Hunting “Elephants” in the Rio Grande Rift - A New Frontier
Exploration frontiers are spawned in bypassed areas when innovative ideas combine with new technology, persistence and the willingness to intelligently gamble - where and when the payoff may be large. The Rio Grande rift from Mexico, north up through New Mexico and into southern Colorado has only been sporadically and lightly explored since the early 1900's. This despite the fact that productive rift systems worldwide (constituting only 2-½ % of the world's basins), contain 12% of the world's oil and 4% of the gas reserves (Klemme, 1980), and they contain a disproportionately large percent of the worlds giant oil and gas fields. The first oil found, produced and sold from the Rio Grande rift (IP 40 bbls/day of 40 gravity oil) was produced from a single well in the Santa Fe Embayment of the rift in 1986. Unfortunately, this was at the same time oil prices plunged below $9 per barrel. Bureaucracy, over regulation, local County and State politics and environmental pressures combined with the low oil and gas prices have slowed exploration at least twice since 1985. The anatomy of this play reads like a comedy of errors, combined with unfortunate circumstances and bad timing. If a major discovery is made, the chronology of exploration and drilling should become a classic case of persistence, lessons learned and the proper use of analogs integrated with new technology for rift exploration. However, exploration has now proven the necessary factors for major accumulations of hydrocarbon are probably present in large parts of the rift. New geophysical and geochemical surveys have revealed several surprises. Large C4 microbial anomalies are found coincident with basement structural highs seen on seismic lines (and in some cases) coincide with large gravity lows. Significant shows, ranging up to minor production, have been seen in every well drilled into the Cretaceous in large parts of the rift. Current evidence combined with new industry completion technology suggests this frontier area may become a new producing oil and gas province when large untested structures on highs and transfer zones in the rift are drilled. Recent exploration is using producing rift fields around the world as analog exploration models. Known source rocks present in the rift may be sourcing Paleozoic, Mesozoic and Tertiary reservoirs. This suggests that hundred million barrel-plus oil fields could be present. The “tracks” of a potential “Elephant” are present in the rift, and should be followed for a shot at a possible “Giant”.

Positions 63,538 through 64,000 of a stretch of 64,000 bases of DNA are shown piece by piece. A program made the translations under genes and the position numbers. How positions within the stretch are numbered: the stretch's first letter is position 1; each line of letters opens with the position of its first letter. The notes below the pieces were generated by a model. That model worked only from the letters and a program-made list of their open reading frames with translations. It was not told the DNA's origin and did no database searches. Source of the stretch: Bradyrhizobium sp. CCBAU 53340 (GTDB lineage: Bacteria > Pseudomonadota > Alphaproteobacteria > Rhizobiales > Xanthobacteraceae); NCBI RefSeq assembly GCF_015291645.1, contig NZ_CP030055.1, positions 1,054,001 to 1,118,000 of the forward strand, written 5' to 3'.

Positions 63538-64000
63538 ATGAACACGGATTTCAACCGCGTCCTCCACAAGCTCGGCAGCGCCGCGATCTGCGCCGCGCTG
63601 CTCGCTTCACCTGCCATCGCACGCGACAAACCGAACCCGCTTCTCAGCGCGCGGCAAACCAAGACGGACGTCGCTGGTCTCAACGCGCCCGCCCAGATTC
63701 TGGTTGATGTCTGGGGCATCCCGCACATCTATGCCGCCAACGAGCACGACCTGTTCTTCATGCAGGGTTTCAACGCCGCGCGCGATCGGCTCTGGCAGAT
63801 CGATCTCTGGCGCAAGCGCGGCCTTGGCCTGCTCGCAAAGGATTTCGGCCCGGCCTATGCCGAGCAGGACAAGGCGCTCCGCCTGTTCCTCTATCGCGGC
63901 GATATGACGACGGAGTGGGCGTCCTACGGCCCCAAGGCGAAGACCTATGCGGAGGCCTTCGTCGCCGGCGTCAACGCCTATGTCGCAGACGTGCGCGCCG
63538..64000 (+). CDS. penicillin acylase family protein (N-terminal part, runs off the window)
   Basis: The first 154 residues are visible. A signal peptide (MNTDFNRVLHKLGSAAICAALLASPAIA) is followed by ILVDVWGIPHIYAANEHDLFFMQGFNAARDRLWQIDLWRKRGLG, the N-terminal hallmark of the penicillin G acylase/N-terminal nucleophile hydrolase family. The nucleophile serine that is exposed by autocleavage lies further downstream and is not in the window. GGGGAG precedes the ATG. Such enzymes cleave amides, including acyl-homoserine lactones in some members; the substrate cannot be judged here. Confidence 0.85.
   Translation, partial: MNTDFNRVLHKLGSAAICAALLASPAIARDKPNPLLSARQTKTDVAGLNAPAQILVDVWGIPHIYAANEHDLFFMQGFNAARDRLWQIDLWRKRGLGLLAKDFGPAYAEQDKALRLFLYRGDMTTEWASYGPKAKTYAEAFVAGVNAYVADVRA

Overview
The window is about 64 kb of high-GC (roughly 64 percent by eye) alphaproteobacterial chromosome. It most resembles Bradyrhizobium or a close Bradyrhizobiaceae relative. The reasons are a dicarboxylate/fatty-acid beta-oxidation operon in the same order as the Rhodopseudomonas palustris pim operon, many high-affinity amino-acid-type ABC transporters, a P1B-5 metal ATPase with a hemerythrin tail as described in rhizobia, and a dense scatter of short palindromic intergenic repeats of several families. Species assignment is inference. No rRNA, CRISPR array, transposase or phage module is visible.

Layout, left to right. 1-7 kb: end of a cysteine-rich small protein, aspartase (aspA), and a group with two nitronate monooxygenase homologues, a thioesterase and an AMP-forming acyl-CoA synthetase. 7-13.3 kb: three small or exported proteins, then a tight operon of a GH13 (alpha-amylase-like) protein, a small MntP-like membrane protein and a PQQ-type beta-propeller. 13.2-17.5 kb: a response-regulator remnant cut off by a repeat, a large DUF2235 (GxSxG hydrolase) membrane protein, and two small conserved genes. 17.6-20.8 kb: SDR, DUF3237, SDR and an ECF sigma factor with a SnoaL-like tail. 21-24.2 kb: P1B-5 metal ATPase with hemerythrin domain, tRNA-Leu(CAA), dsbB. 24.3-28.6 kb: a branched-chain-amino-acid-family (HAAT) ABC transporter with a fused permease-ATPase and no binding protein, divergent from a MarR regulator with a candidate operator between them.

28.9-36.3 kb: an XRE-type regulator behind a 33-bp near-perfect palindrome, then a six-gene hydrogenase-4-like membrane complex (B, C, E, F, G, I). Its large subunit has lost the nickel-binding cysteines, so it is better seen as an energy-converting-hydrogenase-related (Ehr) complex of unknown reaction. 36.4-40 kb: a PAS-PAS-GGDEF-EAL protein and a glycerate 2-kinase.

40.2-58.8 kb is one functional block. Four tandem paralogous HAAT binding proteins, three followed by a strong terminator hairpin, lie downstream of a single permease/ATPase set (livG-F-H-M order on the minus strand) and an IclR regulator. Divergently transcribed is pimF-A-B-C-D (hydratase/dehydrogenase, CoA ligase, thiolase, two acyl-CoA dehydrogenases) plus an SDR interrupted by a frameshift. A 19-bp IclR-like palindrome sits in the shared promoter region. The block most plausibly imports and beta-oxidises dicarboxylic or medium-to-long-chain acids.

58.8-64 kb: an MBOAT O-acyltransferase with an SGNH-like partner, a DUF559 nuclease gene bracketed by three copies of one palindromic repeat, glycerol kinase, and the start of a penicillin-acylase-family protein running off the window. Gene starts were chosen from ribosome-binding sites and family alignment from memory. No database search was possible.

AAPG Datapages/Search and Discovery Article #90291 ©2017 AAPG Annual Convention and Exhibition, Houston, Texas, April 2-5, 2017